Self Edge New York acquired this vintage Singer darning machine not too long ago to use for jean repairs. These machines are so hard to find because they’re no longer in production – people don’t see fit to repair jeans anymore. Our SF store has had the machine for some time now, so we were pretty excited to finally be able to offer the same service in NY.
Although much simpler to operate than our chainstitch machine, it still has its nuances and intricacies. I found that one can start using it within minutes, but it takes time to learn how to repair jeans cleanly and effectively. I’ve been getting lots of pointers and help from Julian Dash, who does our repairs in SF – but I’ve realized that what I really need is experience. Thankfully we have a pretty big pile of jeans to get through, so there’ll be plenty of practice for me in the coming weeks.
What makes this machine so special? Instead of covering up holes by stitching them to a patch underneath like a single needle, the darning machine actually weaves new denim so there’s no need for patches.
Here’s a hole that I repaired today. I start by making a light framework of threads to help recreate the shape that was lost by the denim that is now gone. This helps to maintain the tension as I go back and forth and build it more densely.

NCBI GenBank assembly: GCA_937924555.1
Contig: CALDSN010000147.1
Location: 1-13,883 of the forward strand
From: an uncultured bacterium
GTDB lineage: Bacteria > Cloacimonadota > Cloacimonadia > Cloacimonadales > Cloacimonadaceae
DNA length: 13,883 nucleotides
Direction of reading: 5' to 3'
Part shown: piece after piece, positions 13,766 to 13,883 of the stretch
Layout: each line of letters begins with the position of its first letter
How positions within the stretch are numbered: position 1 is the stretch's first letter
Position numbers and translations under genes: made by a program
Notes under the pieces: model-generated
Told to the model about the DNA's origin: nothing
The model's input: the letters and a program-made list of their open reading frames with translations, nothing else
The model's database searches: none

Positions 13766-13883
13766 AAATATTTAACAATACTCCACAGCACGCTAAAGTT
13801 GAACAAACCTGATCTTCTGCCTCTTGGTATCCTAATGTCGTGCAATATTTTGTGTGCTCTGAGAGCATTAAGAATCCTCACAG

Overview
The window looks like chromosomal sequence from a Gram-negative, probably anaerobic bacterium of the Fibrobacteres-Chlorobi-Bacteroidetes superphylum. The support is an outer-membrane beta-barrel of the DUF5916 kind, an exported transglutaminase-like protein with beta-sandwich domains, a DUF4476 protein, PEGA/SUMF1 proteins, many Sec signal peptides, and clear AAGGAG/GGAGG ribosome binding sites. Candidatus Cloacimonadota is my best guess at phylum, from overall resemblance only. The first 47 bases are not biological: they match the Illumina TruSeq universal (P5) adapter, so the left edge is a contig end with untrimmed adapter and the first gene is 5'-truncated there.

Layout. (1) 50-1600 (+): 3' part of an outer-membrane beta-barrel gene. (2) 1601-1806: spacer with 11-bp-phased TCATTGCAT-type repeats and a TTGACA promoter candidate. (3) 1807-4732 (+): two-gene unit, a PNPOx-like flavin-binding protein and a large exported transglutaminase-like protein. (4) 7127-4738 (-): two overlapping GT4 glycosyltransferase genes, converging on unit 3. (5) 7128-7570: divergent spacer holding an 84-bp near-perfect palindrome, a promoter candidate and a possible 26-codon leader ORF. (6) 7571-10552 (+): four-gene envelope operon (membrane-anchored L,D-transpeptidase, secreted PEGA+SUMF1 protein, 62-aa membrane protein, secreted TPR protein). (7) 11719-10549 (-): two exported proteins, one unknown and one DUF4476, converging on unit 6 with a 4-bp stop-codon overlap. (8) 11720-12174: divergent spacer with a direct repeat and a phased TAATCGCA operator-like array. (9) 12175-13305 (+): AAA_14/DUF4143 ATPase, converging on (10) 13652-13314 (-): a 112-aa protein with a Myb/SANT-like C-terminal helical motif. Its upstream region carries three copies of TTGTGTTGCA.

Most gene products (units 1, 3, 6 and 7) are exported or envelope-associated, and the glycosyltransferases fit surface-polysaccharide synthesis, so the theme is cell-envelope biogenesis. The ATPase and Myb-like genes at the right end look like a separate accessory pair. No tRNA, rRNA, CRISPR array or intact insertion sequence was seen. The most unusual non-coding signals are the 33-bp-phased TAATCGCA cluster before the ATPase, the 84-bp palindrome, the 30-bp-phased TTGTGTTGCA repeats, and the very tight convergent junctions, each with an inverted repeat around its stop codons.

After sufficiently covering the hole up and down, I turn the jeans 90 degrees to weave denim in the other direction.
Because the rip happened along the seam, I had to stitch it into the edge to make sure that it took hold.
This is a pair of 3sixteen+ 10BSPs that developed a small crotch hole. I’m actually quite pleased to see how beautifully they are fading – the close up shot shows the many hues of worn-out indigo that the rope dyed threads reveal with age.
Here it is covered up.
This customer had a pair of jeans that didn’t actually have a hole yet, but were starting to wear thin in the crotch. I darned it with longer, more spaced out stitches to make it look less intrusive. When you’re not covering a hole you don’t need it to be as dense.
Here’s what it looks like on the inside: